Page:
As well, the small class sizes and close relationships among students and teachers means that those who may be struggling are likely to be spotted and supported, rather than falling through the cracks.
It's those small classes that appealed to Bean, who knew from her past educational experiences that she would be more likely to thrive in a close-knit setting; she was also accepted to a major naturopathic college in Ontario but opted for Boucher in part because of that.
"I love the feel of the school," she says. "It's a great place to be."
Located at the Columbia SkyTrain station in downtown New Westminster, the school is spread out over several floors of a building, with administrative offices on the main floor, classrooms and a library on the second floor, and a clinic on the third.
The clinic is used as a teaching facility - patients are cared for by a licensed naturopathic doctor in a team with two senior students, giving the students the opportunity for hands-on training. It's a successful model, says Amy Juschka, the school's communications officer.
"We have about 650 patients a month in here," she says, during a tour of the facilities with The Record.
A patient's first appointment, she notes, is an hour to an houranda-half long.
"It's a thorough physical assessment," she said. "They look at the system as a whole, not just treating one specific issue. They're looking at the underlying (issues)."
She says the philosophy of "doctor as teacher" is a critical one and guides the relationship between patients and doctors.
"It's really a core philosophy," she said.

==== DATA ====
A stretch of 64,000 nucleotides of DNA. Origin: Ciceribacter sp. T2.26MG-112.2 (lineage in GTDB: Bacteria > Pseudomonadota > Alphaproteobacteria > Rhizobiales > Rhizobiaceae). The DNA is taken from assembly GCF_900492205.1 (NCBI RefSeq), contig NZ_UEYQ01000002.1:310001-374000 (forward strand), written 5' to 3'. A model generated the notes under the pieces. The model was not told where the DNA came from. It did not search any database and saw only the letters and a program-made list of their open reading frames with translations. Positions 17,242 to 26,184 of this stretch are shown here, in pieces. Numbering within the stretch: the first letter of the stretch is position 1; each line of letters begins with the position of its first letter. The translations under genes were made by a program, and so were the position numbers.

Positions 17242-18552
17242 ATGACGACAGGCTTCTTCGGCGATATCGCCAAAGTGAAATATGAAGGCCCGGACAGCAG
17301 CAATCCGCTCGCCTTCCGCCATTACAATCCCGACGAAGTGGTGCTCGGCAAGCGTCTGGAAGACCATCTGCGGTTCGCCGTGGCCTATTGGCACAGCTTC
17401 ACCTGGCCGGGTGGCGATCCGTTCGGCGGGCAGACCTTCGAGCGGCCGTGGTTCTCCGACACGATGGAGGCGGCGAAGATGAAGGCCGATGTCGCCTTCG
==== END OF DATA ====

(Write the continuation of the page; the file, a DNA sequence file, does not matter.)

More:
The field of naturopathic medicine has become increasingly popular in recent years, though Juschka notes that there are still "many, many misconceptions" in the public.
"There's not a good understanding of what NDs do," she said. "Particularly because it's not the same in every province (in terms of oversight). In B.C., naturopathic doctors are licensed and regulated."
In 2009, the B.C. government introduced revised legislation, allowing naturopathic physicians to have prescribing authority.
Both Bean and Land say they've encountered some resistance when telling people about their career plans but, for the most part, their families and friends have been encouraging and positive.
"Being part of something that's new to people is exciting in its own way," says Bean. "It's very rewarding to start talking about what you do and have people ask questions."
Land says her enthusiasm has also been infectious to those around her.
"They see how inspired I am, they can see me going through the process, and I think it makes people excited too," she says.
The facility is in a period of change and growth: in the spring, the school announced it would be launching a naturopathic midwifery program; in February, they're hosting a symposium in Vancouver on neurological conditions; and a natural health store is slated to open in the new year on the school's main floor, with easy access to Columbia Street. Additionally, they're hoping to move the clinic to the ground floor, expanding it to allow more patients to be seen.
"We have a real commitment to being here in New Westminster," says Juschka. "New Westminster has been great, very supportive to our efforts - and this is an exciting time for us."
For more information about the school, see www. binm.org.